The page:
Depth, Breadth & Height of the International Green Building Code

what is LEED

How do I love thee, green building? Is it as LEED or ASHRAE 189.1 or the International Green Building Code (IgCC)?I love thee to the depth (sub-soil) and breadth (building site) and height (building) my green soul can reach.

So many green codes and so little time. Did we really need the IgCC when the LEED voluntary rating system sets the green bar code at the highest level and ASHRAE 189.1 is referenced as an alternative compliance path in the International Green Construction Code? The answer is a simple: Yes.

Most likely you have heard of the IgCC since it was published the end of March 2012 by the International Construction Council. Green hearts soar with love when they learn this overlay model building code represents a cooperative effort between the USGBC, ASHRAE, AIA, ASTM International, and the Illuminating Engineering Society. What sets this love affair with green building codes on fire is that it allows jurisdictions (read: state and local governments) to voluntarily adopt the code, and once they do, the code provisions become enforceable minimum standards for new and existing buildings.

The IgCC is a comprehensive code and its provisions are quite recognizable to anyone involved in the design and construction of green residential and commercial buildings and building sites. The IgCC also includes standards for alterations and repairs to existing buildings and sites. In the code are provisions for all sustainable practices, including rainwater collection, heat island mitigation, materials waste diversion from landfills, protection of native vegetation, daylighting, energy efficiency, minimization of VOCs produced by building materials, and so much more. However, what makes this code different is that jurisdictions adopting the IgCC can also set the bar above minimum requirements by choosing any of a number of electives promoting higher performance standards, making them enforceable, too.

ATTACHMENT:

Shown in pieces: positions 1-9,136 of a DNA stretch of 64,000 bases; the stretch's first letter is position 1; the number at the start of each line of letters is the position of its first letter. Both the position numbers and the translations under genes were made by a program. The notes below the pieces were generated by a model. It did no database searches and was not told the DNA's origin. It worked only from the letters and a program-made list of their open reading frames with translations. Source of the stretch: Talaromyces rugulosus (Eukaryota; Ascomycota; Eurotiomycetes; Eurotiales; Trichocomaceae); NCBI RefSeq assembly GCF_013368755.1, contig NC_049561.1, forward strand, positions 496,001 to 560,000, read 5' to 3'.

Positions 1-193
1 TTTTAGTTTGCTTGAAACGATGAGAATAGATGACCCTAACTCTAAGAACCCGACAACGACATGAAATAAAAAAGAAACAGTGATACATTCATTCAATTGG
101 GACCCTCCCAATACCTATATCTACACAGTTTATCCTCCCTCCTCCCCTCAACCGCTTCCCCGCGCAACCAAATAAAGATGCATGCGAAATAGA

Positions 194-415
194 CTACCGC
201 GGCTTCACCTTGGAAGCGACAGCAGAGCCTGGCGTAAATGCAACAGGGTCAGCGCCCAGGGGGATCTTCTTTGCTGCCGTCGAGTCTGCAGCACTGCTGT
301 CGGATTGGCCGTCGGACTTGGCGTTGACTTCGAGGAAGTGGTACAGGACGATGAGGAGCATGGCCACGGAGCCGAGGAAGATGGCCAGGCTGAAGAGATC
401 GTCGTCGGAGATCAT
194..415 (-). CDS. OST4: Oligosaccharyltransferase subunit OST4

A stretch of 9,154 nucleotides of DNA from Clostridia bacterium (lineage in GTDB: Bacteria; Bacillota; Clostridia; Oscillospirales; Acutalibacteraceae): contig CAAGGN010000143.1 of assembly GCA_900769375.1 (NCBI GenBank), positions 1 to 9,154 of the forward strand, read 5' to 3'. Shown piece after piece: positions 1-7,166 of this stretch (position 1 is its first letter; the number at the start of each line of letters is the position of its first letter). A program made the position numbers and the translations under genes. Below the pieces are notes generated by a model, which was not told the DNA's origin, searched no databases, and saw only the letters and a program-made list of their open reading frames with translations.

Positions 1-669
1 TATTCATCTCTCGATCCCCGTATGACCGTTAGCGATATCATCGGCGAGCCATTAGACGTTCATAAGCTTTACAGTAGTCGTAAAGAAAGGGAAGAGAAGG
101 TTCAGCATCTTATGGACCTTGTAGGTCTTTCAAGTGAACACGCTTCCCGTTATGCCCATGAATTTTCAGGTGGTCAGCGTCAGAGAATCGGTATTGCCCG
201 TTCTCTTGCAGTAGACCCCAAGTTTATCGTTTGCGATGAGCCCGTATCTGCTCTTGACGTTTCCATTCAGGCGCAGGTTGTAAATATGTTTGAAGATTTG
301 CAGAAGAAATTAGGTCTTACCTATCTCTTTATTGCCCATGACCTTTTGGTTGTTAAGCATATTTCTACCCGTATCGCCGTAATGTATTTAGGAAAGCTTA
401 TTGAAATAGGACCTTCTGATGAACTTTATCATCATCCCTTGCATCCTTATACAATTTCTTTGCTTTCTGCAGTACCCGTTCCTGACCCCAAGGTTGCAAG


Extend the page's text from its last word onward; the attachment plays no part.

Give the Code a Hug

You can love the IgCC and then show the depth of your love by embracing its many electives. Electives are in areas like stormwater management and light pollution control. The IgCC is an overlay code and does not replace any particular existing code and cannot be compared line by line with any of them (so don’t try). For commissioning, there is a prescriptive path for certain code requirements or a modelled performance path.

Should you love LEED or IgCC more?  Actually, you can be a fickle lover and love them both equally because they are both designed to promote the sustainability of natural resources. IgCC complements LEED.  As a voluntary rating system, LEED promotes cutting-edge green building design so that performance is at the highest levels. IgCC, once adopted by jurisdictions, sets minimum standards for green design, building, operations and maintenance. The USGBC was one of the sponsors participating in the development of the IgCC and encourages jurisdictions to adopt IgCC to ensure green enforceable building codes are in place.

A Sweet Deal

So this is a sweet deal because there is now something here for everyone anxious to implement sustainable building practices. The next step is to learn how to love the IgCC, and that is why we have developed a course that gives an overview of the provisions. GBRI has culled through the IgCC and highlighted its many standards and electives. The course will be available on demand February 25, 2013.

Have you heard of the IgCC and does your jurisdiction need enforceable minimum green code standards? If so, this could be the start of a great love affair…

Click Here to Register

  • Carolina  October 15, 2014 at 11:22 pm

    Great post Ryan, and very timely for me too. I just relentcy decided that I want to pursue getting a Green Associate at least. [Kicking myself for not doing this a few years back and being a legacy AP]. Maybe we can share study tips!


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